TIMELINE

Note: This timeline is provided to set out, to the extent possible, the sequence of events. Times are approximate and were obtained from review of the dispatch records, witness interviews, photographs of the scene and other available information. In some cases the times may be rounded to the nearest minute, and some events may not have been included. The timeline is not intended, nor should it be used, as a formal record of events.

The key events include:


aThe boil line is the boiling, bubbly area downstream of the low head dam where the water rises to the surface. The water upstream of the boil line is aerated and white, while the water downstream of the boil line has a darker, smoother appearance.


PERSONAL PROTECTIVE EQUIPMENT

At the time of the incident, the injured fire fighters were wearing their duty uniforms (some fire fighters were wearing tee shirts/shorts) with the appropriate personal protective equipment for swiftwater rescue, consisting of a water rescue helmet, gloves, a personal flotation device (PFD) with whistle and rescue knife. Wet suits or dry suits were available to fire fighters but were not worn during the training. Fire fighters had portable radios on scene, but were relying on hand signals during the incident training evolution.


INCIDENT LOCATION

Low-Head Dam

A low-head dam is a dam of low height (usually less than fifteen feet high) made of timber, stone, concrete, and other structural material.2 The low-head dam in this incident extended from bank to bank across the river for a total distance of 450 feet (see Photo 2). There are observation decks on both river banks. The height of the dam is approximately 5-6 feet with an angle of decline of about 60 degrees. This low-head dam was constructed in the late 1980s to make the water deep enough for recreational boating and fishing. Since then, there has been a risk of boaters getting trapped in the recirculation backwash below the dam. Low-head dams are deceptively dangerous and have been given the name, "drowning machines.”3

Water flowing over the dam forms a hydraulic at the base which can trap objects that are washed over the dam. Backwash or re-circulating current is formed below the dam (see Photo 3). Once swept over the dam, a victim becomes trapped and is forced underwater, pushed away from the dam, then circulated to the top. The circulating motion then repeats the cycle over and over again as the individual is drawn back or “recirculated” against the base of the dam. Unlike “normal” rapids, the moving water below the dam flows back upstream and carries objects back toward the dam. The boat motor or paddling efforts are powerless against the river due to the amount of air in the water. Almost anything with buoyancy will be trapped in this recirculating motion.

Low-Head Dam Rescues

Low-head dam rescues can either be shore or boat based. Shore-based rescues are usually used on dams that are less than 300 feet wide and have access on both sides. If rescue by a thrown hand line is not possible, a line is placed across the river referred to as a “tag-line”. The line can be shot across with a line gun or by using a boat downstream of the dam. Rescuers on either side of the river will move the line with a rescue buoy attached to the victim who is then pulled to shore. A boat-based rescue is required on dams where access to both ends is not possible or the dam is wider than 300 feet. This method requires two boats which are connected together with a safety line.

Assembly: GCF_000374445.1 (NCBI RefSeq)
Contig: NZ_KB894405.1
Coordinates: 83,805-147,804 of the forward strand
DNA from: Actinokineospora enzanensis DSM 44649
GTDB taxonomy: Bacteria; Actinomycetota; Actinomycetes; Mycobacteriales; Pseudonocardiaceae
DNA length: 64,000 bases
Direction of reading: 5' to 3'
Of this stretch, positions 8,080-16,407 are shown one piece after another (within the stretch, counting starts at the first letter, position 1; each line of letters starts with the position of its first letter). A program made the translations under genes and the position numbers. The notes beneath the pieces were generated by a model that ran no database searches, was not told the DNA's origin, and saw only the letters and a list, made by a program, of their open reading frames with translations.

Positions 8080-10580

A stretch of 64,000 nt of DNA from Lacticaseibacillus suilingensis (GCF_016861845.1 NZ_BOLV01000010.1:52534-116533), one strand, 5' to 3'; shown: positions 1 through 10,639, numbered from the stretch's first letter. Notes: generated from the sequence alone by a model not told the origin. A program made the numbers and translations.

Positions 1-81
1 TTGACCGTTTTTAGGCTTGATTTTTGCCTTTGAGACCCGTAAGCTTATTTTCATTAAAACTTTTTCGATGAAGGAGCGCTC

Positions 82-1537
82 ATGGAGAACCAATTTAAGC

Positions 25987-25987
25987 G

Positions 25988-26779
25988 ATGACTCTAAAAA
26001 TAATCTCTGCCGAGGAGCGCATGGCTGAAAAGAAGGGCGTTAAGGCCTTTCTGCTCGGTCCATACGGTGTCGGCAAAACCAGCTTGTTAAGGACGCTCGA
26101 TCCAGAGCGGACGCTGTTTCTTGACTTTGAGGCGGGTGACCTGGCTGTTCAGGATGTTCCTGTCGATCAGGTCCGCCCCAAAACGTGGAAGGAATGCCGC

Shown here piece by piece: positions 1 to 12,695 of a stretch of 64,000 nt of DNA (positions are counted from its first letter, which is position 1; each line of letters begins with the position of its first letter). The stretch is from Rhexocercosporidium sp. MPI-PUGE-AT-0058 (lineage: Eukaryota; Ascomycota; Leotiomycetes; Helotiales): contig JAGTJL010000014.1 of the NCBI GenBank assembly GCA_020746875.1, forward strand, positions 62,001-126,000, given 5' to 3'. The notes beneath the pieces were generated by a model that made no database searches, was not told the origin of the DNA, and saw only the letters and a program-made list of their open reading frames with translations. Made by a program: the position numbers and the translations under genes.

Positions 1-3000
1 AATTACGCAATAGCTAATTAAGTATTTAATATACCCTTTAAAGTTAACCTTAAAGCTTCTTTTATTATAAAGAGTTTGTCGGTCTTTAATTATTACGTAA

Two-Boat Tether

The Two-Boat Tether is the operation where two boats are used to perform a rescue below a low-head dam. Two fire fighters are in each boat, a boat operator and a rescuer. In this operation the two boats are tethered by a length of rope (see Photo 4). This technique provides back-up for the primary boat working near the dam, should the primary boat need assistance or rescue. The primary boat (usually an inflatable raft) is the rescue boat that approaches the boil. The secondary boat is usually hard-hulled and acts as the safety boat keeping the primary boat from being pulled into the dam’s backwash. The secondary boat usually remains 100-150 feet downstream from the face of the dam. The incident commander stands on the river bank, providing hand signals to the boats. The right hand commands the inflatable raft and the left the hard-hull safety boat. The primary boat approaches the dam from downstream and the rescuer will toss a flotation device on a line to the trapped victim. The victim will be pulled to the rescue boat. The incident commander guides the boats to the rescue location which can be hard to see over the boil when viewed from a boat.

Fire department personal recall three occasions since the late 1980s that the rescue boat was pulled into the "backwash" of the boil and the secondary boat was able to maneuver the rescue boat to safety. During these incidents, the bow of the rescue boat was on or slightly past the boil line and the river level was low. Several fire fighters interviewed during the investigation felt that during the evolutions prior to the incident they were operating too close to the boil line. It is estimated that the tether distance during the incident evolution was less than 100 feet and was probably in the range of 75-100 feet.


WEATHER

At the time of the incident the temperature was approximately 69 degrees Fahrenheit (°F) with a dew point of 33°F and a relative humidity of 26 percent.4 The sky was clear with variable winds with an average wind speed of 3.5 mph with gusts up 18.4 mph. The temperature of the water was estimated to be about 50-55°F.


INVESTIGATION